Whether or not summer hockey is a good idea has always been something for parents to wrestle with. (Photo by Bruce Bennett/Getty Images)
There has been a lot of debate in recent years over young players getting involved in summer hockey.
More than half of the players I have talked to in the Greater Toronto Area play (or intend to play) in organized tournaments in May and June this year and they expect to travel to Boston, Minnesota, Detroit, Ottawa and even Europe.
Gone are the days of putting away your skates after the season ends and picking them up again in September.
As a kid I played in many tournaments. I loved it. But in retrospect, there are some clear benefits and negatives that come along with the ride. Here is my take:
• You get to play with and against many different teams and players. Summer tournaments have fewer administrative rules. For example, I played on Roberto Luongo’s team from Montreal in peewee and with Tim Connolly’s team from Syracuse/NY. In the age of Facebook and Twitter this is a great way for kids to branch out, network and have fun outside of their geographical area.
• Every weekend is new. During the course of a ‘winter team’ there are budgets, line combinations, schedules, fundraising, politics, standings and statistics that drag on all year. During the summer, if you have a bad game or weekend you can press the reset button and start fresh. Issues don’t tend to carry on to the next week.
• Simple fun. Kids need to be kids. Though they take the game seriously, some of the best times they have are jumping in and out of the hotel pool and having fun outdoors between games (and, hey, parents tend to have a better time in the summer, too).
• Good Hockey. Some of the best teams I played against every year were all-star squads that were formed specifically for these tournaments. For instance, the South West Hawks representing the London-Sarnia area had Brian Campbell and some guy named Joe Thornton.
• Gameplay. As a player plays more games he will undoubtedly be put into more pressure situations on the ice. Finding ways to compete and win under varying circumstances can serve players well in developing hockey sense. Some players even get to play a different position during the summer.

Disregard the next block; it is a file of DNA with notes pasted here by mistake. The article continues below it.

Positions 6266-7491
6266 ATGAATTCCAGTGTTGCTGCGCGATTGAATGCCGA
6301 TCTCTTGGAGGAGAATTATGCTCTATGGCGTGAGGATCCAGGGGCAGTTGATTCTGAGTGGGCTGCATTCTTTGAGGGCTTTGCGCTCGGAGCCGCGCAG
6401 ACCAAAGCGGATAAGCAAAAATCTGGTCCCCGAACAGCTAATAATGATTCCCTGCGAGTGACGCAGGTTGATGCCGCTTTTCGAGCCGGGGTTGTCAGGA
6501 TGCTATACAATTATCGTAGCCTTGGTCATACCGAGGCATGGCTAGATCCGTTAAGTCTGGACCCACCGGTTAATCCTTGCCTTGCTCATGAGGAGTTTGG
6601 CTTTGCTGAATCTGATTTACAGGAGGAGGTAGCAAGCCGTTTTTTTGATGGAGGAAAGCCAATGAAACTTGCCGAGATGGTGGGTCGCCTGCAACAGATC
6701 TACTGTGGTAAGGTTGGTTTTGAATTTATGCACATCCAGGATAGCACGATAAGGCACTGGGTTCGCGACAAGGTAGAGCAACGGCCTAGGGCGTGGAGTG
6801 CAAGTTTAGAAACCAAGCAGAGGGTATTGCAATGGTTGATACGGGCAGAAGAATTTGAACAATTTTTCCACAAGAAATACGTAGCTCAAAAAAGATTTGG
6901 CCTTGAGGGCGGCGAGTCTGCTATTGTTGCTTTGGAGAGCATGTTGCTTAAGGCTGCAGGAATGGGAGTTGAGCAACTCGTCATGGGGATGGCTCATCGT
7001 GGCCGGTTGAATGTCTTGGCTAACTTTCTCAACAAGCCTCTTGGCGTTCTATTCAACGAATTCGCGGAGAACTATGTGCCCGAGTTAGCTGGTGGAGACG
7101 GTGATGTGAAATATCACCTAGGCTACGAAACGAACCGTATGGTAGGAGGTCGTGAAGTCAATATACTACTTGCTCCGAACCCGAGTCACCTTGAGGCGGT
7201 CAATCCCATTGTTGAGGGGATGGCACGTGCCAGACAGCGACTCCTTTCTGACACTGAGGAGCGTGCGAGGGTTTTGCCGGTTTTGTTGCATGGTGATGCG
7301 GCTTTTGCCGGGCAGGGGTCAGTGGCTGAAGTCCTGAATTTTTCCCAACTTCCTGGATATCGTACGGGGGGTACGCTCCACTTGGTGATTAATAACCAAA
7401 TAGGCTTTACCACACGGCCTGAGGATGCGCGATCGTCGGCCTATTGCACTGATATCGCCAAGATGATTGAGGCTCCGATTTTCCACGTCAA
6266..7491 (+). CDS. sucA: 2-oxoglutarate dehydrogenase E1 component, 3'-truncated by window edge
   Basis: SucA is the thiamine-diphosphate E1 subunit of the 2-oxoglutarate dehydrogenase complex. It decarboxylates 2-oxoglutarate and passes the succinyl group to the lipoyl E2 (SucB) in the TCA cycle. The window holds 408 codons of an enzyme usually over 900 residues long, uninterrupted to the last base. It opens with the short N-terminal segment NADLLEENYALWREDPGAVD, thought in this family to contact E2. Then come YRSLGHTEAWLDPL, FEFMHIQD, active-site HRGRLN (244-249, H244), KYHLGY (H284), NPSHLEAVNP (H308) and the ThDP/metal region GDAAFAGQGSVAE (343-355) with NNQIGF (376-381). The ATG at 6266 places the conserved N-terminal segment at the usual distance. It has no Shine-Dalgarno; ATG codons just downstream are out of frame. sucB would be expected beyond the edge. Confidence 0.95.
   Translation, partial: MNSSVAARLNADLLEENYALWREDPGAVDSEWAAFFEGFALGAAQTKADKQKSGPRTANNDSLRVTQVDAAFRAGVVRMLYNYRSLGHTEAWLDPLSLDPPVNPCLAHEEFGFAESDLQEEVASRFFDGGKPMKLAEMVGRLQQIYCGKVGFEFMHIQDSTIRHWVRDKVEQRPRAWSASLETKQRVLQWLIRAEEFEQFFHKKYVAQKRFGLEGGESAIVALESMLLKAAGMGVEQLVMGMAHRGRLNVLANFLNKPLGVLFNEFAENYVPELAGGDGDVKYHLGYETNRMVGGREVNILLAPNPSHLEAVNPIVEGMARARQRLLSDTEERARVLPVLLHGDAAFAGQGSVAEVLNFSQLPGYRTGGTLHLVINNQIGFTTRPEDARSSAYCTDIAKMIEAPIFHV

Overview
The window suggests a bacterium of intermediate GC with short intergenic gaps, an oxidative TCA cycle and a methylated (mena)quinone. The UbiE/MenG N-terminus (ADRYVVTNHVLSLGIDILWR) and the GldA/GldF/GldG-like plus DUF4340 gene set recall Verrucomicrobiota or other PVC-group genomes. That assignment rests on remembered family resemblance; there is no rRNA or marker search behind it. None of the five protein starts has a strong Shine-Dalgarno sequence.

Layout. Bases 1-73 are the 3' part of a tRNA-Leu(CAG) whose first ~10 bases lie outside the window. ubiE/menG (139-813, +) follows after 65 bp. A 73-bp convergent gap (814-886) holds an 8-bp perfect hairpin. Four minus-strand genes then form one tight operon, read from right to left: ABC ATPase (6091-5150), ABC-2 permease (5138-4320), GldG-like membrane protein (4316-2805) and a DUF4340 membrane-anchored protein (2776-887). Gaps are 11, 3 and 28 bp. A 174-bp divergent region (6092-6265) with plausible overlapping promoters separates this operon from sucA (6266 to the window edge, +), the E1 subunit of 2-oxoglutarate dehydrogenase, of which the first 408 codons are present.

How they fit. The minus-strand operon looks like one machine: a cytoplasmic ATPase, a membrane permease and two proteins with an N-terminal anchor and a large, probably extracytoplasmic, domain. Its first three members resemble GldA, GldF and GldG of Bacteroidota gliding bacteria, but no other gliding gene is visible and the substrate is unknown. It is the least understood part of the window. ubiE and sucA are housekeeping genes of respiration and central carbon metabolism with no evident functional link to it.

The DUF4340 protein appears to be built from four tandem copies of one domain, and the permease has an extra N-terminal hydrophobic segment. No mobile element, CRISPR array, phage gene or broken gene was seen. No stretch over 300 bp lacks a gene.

• Cost. Hockey is already expensive. Registration and increasing travel fees can really put added stress on a family.
• Schooling. Most tournaments start on Friday, which means players usually miss out on classes. Education should still be a priority for these student-athletes.
• Organization. Summer tournaments (and teams) have become a big business. Unfortunately, sometimes they can be run inefficiently as they try to bring in money instead of improving the experience for players and families.
• Burnout. Players can be drained physically and mentally after a long year of winter hockey. Though they may improve in the summer, the strain could have detrimental effects. Some kids may be better off playing soccer or lacrosse for variation.
• Lack of specialized development. Every family has a limited amount of time, resources and energy. Playing extensive summer hockey games can limit a player from addressing skill areas that are in need of attention such as skating, strength or shooting.
Every player and family situation is different. To me, it all comes down to fun. If you choose to have your player participate in the summer tournament chaos, be sure they are enjoying the experience and coming out with a smile on their face.
Daniel Tkaczuk was Calgary's first round pick in 1997 (sixth overall) and has been playing professionally in North America and Europe for the past 12 seasons. He is currently president of iHockeyTrainer.com, an online hockey school for skill development.
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